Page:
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Oral Hygiene is a Must for Germ-a-Phobes

Those suffering from Misophobia or Mysophobia are burdened with the fear of being contaminated with dirt or germs. A study has shown that nearly 80 percent of American’s are concerned about the little critters on their hands, but the reality is they should focus more on their dental health if they really want to lower the chances of defiling their health.

A 2011 “Healthy Mouths” report conducted by Johnson and Johnson Healthcare Products Division (the manufactures of mouthwash brand Listerine) found that while eight out of ten Americans are concerned about picking up disease carrying germs from public places, only 66 percent have the anxiety in regards to the organisms living in their mouths. While washing and sanitizing hands is important, the process of brushing, flossing and partaking in regular dental visits is equally relevant for general well being.

Dirty Mouth!

According to Sigmund Socransky, associate clinical professor of periodontology at Harvard University “In one mouth, the number of bacteria can easily exceed the number of people who live on Earth,” (http://news.harvard.edu/gazette/2002/08.22/01-oralcancer.html). These organisms band together and form colonies leading to excess dental plaque. According to 0900-DENTIST, dental plaque is comprised of more than 400 different oral bacteria and each mouth has more than 6 billion of them.

While the plaque community, a sticky film that can look off-white in appearance, can look harmless because of its size, the reality is that it will cause health issues. If left unchecked, the community will lead to gum disease and all the dental problems associated with that infection including halitosis and tooth decay. Science has proven that an excess of dental plaque can cause health problems such as strokes, diabetes and heart disease.

Smokers are at a greater risk for health problems caused by their bacteria and so are their loved ones. Studies have found that nicotine raises the levels of harmful tooth decaying bacteria even more. Caregivers who are also smokers can pass these infectious bacteria to their children via a kiss, increasing the odds of the youngsters developing an excess of bacteria and dental cavities.

Dirty Hands

Compared to the human mouth, human hands can appear to be sterile. Hands have approximately 150 types of bacteria and the type and quantity can vary from hand to hand and gender to gender. However, unlike teeth, hands can easily pick up more germs throughout the course of the day based on basic activities such as grocery shopping, meeting new people and even tending to private bathroom experiences.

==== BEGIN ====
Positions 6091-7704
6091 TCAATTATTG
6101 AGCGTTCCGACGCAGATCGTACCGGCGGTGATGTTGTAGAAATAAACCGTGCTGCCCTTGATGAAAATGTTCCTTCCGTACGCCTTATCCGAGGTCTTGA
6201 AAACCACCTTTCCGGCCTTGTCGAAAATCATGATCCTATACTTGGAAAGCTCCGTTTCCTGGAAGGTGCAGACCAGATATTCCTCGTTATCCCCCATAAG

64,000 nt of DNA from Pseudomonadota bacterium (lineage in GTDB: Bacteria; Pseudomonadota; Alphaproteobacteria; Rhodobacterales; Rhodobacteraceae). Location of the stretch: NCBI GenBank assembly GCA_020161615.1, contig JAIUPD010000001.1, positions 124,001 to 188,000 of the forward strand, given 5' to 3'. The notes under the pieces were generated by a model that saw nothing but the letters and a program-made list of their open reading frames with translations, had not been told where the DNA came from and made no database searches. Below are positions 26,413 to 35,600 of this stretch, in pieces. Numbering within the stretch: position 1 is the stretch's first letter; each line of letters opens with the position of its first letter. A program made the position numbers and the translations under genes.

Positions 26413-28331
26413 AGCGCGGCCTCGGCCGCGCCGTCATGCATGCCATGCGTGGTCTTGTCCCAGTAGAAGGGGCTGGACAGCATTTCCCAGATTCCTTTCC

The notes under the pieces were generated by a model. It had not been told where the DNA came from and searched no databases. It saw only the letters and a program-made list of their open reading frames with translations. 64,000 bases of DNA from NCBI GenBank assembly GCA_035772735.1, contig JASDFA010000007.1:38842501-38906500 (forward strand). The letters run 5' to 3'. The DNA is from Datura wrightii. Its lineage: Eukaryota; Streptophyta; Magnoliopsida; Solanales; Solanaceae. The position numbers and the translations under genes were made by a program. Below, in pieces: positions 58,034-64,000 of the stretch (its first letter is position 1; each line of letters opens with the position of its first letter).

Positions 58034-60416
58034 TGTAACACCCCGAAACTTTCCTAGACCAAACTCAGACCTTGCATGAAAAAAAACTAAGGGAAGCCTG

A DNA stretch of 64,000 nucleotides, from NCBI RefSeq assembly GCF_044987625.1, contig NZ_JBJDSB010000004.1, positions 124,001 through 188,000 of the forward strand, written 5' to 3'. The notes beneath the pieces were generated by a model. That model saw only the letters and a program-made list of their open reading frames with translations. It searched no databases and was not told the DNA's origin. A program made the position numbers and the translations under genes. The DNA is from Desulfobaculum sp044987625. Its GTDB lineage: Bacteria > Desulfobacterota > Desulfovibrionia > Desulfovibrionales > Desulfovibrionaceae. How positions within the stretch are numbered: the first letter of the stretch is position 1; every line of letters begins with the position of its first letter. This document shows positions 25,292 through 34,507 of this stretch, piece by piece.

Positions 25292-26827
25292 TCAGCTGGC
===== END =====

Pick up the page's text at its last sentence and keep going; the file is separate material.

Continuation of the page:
It is that belief that has helped fuel the reactions gathered on the survey and the general fear of picking up germs. Some common infections that can be unknowingly picked up by human hands include the common cold, pink eye, salmonellosis, shigellosis, hepatitis A, giardiasis, enterovirus, amebiasis, typhoid, staphylococcal organisms, Epstein-barr virus and campylobacteriosis.

There is no denying the bacteria risk to the hands, however the odds of developing gum disease from dental neglect is much higher than catching an debilitating disease via the hand.

Keep It Clean

Individuals looking to minimize health risks must make regular hand washing and oral hygiene a part of their daily practices. When it comes to reducing hand germ exposure, individuals are advised to wipe down shopping cart handles prior to navigating aisles, avoid touching the handles on bathroom doors (use a paper towel instead) and avoid grabbing poles and grips on public transportation.

If those moves are not possible, washing your hands using the proper methodology ASAP should be a top priority. Individuals should begin by running their hands under warm water, using soap and scrubbing hands for 20 seconds making sure to get underneath fingernails and in between fingers and making sure run-off goes into the sink, not down one’s elbow. Individuals can then dry their hands using a fresh paper towel or air dryer.

When it comes to cleaning the human mouth, brushing twice a day and flossing at least once daily is the best way to remove harmful bacteria. Brushing should take a full two minutes allowing 30 seconds for each dental quadrant. Using a fluoride toothpaste is recommend by many dentists. Individuals should pay special attention to brushing teeth gently while maneuvering a toothbrush to reach the back teeth and the gum lines.

After brushing, flossing will help remove dental plaque and food particles wedged between teeth and adhered to gum lines. Individuals are advised to use around 18 inches of dental floss and then take the thread, place it at the gum line and gentle maneuver the device between teeth starting from back to front and hitting every surface during the process.

If dental plaque has already hardened into dental tartar, only a cleaning from a professional dentist will do.

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